This publicity image has nothing whatsoever to do with the show but who am I to discourage innovative advertising drives?
She starts by kicking out the greasy wannabe gigolo (Gavin Brocker) who's been
mooching off her for months, but also has a combination of harsh home truths and
genuinely caring advice to dispense to everyone else in the bar.
Silver's high concept is not only to relocate the action to a pub somewhere on the
South Coast of England, but to make it "semi-immersive," Justin Williams' set
turning the whole of Southwark Playhouse's Little space into a grotty pub - with
working bar, if the state of the characters hasn't put you off - and the audience
sat all around and at tables around which the actors perform. The only downside of
this is that the audience - the show was pretty full even on a Monday night - make the
place look far busier than it would ever be, but otherwise it's a surprisingly good
match to the play's episodic nature.
There's a couple of points where a plot of sorts takes place: The subtext appears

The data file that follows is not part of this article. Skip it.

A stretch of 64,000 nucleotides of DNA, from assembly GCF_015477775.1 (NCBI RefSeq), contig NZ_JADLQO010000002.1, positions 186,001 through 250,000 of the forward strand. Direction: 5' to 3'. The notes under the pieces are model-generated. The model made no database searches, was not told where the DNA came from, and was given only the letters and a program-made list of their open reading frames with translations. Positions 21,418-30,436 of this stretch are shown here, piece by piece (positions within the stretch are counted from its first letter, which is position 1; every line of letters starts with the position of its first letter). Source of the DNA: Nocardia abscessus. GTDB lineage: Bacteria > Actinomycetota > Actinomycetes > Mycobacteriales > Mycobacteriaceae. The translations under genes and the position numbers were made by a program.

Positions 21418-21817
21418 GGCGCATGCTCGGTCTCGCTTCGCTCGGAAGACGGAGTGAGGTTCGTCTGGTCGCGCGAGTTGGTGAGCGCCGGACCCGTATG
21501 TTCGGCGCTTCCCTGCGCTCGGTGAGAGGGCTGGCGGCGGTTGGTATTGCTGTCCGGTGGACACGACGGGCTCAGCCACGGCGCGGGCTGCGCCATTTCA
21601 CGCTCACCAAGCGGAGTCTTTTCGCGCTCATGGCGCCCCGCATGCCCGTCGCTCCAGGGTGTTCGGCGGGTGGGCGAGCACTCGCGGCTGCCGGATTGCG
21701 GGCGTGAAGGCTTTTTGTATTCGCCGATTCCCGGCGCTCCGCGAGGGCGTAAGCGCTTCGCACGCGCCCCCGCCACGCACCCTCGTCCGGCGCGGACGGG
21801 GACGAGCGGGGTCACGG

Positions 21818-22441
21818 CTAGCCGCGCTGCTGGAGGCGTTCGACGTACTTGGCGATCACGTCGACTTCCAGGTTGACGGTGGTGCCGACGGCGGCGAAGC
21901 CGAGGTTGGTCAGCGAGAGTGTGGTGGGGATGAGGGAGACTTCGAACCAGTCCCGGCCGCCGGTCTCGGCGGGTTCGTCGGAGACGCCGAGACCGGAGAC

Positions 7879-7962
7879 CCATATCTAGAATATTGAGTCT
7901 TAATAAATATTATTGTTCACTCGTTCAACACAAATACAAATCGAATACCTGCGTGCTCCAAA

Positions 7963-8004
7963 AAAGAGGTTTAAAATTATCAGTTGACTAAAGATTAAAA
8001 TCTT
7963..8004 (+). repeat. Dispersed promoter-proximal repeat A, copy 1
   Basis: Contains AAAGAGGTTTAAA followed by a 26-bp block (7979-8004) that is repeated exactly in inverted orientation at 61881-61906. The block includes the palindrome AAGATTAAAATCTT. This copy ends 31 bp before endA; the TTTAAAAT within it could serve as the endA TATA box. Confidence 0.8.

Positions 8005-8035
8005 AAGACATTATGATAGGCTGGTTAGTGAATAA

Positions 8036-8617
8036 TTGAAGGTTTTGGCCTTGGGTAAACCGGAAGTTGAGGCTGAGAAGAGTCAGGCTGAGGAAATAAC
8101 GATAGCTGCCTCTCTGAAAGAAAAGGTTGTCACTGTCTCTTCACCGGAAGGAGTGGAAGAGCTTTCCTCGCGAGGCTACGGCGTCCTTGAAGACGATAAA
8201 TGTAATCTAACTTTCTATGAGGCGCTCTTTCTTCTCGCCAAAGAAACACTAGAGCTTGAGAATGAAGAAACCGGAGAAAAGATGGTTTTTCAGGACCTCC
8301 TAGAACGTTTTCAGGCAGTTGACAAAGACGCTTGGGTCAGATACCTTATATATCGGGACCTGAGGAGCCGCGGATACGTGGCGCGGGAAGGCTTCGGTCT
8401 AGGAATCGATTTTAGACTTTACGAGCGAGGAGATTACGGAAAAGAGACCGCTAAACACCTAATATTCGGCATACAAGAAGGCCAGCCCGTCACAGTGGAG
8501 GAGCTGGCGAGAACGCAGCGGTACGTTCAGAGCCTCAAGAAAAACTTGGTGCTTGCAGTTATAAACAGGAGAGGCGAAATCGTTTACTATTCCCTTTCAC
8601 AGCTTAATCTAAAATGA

pretty clearly in many of his plays but apparently Confessional was the first
time Williams explicitly put gay characters on stage, the author-substitute figure
of a Hollywood script doctor (Timothy Harker) turning up with the barely-legal trade
he's just picked up (Jack Archer,) and who's disappointed him by actually being gay
- the older man prefers the challenge of getting drunk young straight men into bed.
There's also the understated tragedy of an alcoholic doctor (Abi McLoughlin) called
out to deliver a baby with predictably disastrous results.
Stanton is unquestionably the star but it's uniformly strongly performed by a cast
also including Rob "first death in Game of Thrones" Ostlere, who aren't
afraid to make themselves pretty grim. Despite being a fairly short play, as the
pub's electricity fails and the lights flicker there's a real feeling that we're
going into the wee small hours of the morning here, and though there's little in the
way of light relief it's a pretty compelling evening that doesn't get mired in its
Confessional by Tennessee Williams is booking until the 29th of October at Southwark
Playhouse's Little Theatre.
Running time: 1 hour 25 minutes straight through.
Photo credit: Simon Annand.